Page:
DO NOT EAT THE HACHYIA PERSIMMONS HARD!!!
There, that should have grabbed everyone’s attention and gotten the message across. But, every year at Hachiya time, some poor adventurous soul encounters these wonderful orange fruits and takes a big ol’ bite right outta the box that puckers ’em up for a week.
If you’re a newbie to Abundant Harvest, you probably don’t yet know that Hachiyas are the Japanese baking persimmon that makes everything their pulp is used in wonderfully moist and good, but that’s after they soften up. You can leave ’em out for fall harvest decorations for a few weeks until they soften naturally, or you can just put ’em in the freezer and when they thaw they’ll be fine. When they’re ready, they’ll kinda be like a water balloon.
Carol has some great family recipes here, so enjoy. Add on some more if you like but we only put ’em in the box once a year. Next week will be the flat Chinese Fuyu variety that you can eat hard like an apple. We usually have them for a couple weeks, plus some add-ons.
Houston, we have a problem. You’re keenly aware of the water shortage, you’ve probably heard of the Asian Citrus Psyllid that has most of our citrus producing areas in the state under quarantine and has decimated the Florida citrus industry as the vector of citrus greening disease, but I’ll bet you haven’t heard of the Bagrada bug. Here’s a picture from Ben at KMK Farm.
This little stink bug—about the size of a lady bug—is an invasive species from Africa and India causing serious damage to your farmers’ crops, especially those from the Brassica family. What kinda stuff is in the Brassica family Uncle Vern? Well, the mustards are all genus Brassica ,which means common weeds by the road are hosts, making it hard to slow down. In just a couple years it’s spread all over CA and AZ. Vegetables in your box it loves are cabbages, broccoli and cauliflower, the chards, and its favorite seem to be the kales, especially red kale. But if those aren’t around, they’ll eat most anything, even Bermuda grass.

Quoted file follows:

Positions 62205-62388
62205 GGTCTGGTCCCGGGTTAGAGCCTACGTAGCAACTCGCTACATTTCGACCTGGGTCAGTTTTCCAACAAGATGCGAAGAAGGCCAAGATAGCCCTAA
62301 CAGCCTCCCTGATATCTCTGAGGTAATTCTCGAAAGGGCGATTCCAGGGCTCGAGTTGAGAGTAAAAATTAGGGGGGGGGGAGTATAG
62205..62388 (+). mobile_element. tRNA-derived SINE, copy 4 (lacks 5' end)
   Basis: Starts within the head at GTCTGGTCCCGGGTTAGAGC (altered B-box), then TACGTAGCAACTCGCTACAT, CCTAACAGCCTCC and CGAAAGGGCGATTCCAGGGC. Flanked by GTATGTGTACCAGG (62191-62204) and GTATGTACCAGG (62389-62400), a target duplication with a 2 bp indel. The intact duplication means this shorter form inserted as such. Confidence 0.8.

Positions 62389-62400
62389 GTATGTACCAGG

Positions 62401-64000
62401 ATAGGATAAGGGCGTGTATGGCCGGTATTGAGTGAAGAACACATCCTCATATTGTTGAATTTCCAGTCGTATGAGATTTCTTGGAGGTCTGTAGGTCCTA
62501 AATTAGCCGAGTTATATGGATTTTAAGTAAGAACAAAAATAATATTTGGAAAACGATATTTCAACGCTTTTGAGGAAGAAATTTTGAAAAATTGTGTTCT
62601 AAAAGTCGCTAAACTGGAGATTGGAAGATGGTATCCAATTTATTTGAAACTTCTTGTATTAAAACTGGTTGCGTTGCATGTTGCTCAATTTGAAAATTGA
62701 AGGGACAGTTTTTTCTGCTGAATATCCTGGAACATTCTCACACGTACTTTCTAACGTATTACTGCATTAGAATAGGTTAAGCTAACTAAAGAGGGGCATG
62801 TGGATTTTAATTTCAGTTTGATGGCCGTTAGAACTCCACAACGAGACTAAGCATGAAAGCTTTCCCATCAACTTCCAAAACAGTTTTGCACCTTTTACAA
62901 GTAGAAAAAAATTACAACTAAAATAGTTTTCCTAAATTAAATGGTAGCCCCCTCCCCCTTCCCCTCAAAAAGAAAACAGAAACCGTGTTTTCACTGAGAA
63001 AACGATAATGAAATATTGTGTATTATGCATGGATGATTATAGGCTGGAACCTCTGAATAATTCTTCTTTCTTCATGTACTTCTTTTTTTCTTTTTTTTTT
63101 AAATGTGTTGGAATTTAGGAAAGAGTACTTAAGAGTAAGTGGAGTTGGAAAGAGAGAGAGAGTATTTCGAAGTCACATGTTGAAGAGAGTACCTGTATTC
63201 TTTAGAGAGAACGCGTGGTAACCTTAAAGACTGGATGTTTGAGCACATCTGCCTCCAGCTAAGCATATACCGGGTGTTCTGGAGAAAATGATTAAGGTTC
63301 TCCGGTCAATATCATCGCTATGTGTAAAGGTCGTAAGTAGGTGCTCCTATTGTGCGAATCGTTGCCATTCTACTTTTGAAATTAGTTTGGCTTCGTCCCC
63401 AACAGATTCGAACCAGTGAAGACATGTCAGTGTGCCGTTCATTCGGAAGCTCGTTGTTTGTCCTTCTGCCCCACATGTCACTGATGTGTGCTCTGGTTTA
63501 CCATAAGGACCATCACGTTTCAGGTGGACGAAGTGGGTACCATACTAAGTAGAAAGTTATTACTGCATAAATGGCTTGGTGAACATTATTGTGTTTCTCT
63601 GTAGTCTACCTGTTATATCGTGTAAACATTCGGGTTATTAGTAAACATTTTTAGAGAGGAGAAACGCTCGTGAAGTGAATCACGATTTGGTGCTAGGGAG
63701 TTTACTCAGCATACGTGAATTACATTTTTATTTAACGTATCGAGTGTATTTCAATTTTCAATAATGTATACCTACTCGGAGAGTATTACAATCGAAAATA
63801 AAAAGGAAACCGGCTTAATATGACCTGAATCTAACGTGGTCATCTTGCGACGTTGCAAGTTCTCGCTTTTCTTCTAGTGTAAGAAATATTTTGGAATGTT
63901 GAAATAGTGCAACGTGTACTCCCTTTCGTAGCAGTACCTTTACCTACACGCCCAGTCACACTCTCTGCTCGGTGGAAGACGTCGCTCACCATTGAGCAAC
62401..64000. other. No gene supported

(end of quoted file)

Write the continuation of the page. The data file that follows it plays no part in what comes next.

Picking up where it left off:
When we had our farmer breakfast a couple weeks ago, there was genuine uncertainty and fear as they talked about different solutions they’d each tried, whole fields they’d lost, and for the first time, resignation that there were just certain crops they could no longer grow in summer or at minimum couldn’t grow from seed as the bugs love to put their tough little noses right into the emerging seedling and kill it.
It’s giving conventional farmers a terrible time and they have an extensive arsenal. One problem is it lays its eggs underground, making it hard to control. Second, it’s tough as shoe leather and third, it has no natural enemies here in North America. Finding that enemy and bringing it into the US will take several cautious years.
One thing for sure, there is an organic solution or practice that will make this thing livable and finding it is just the kind of professional challenge that gets us going. So, pray for rain, insight into Bagrada bugs and don’t eat the Hachiyas hard.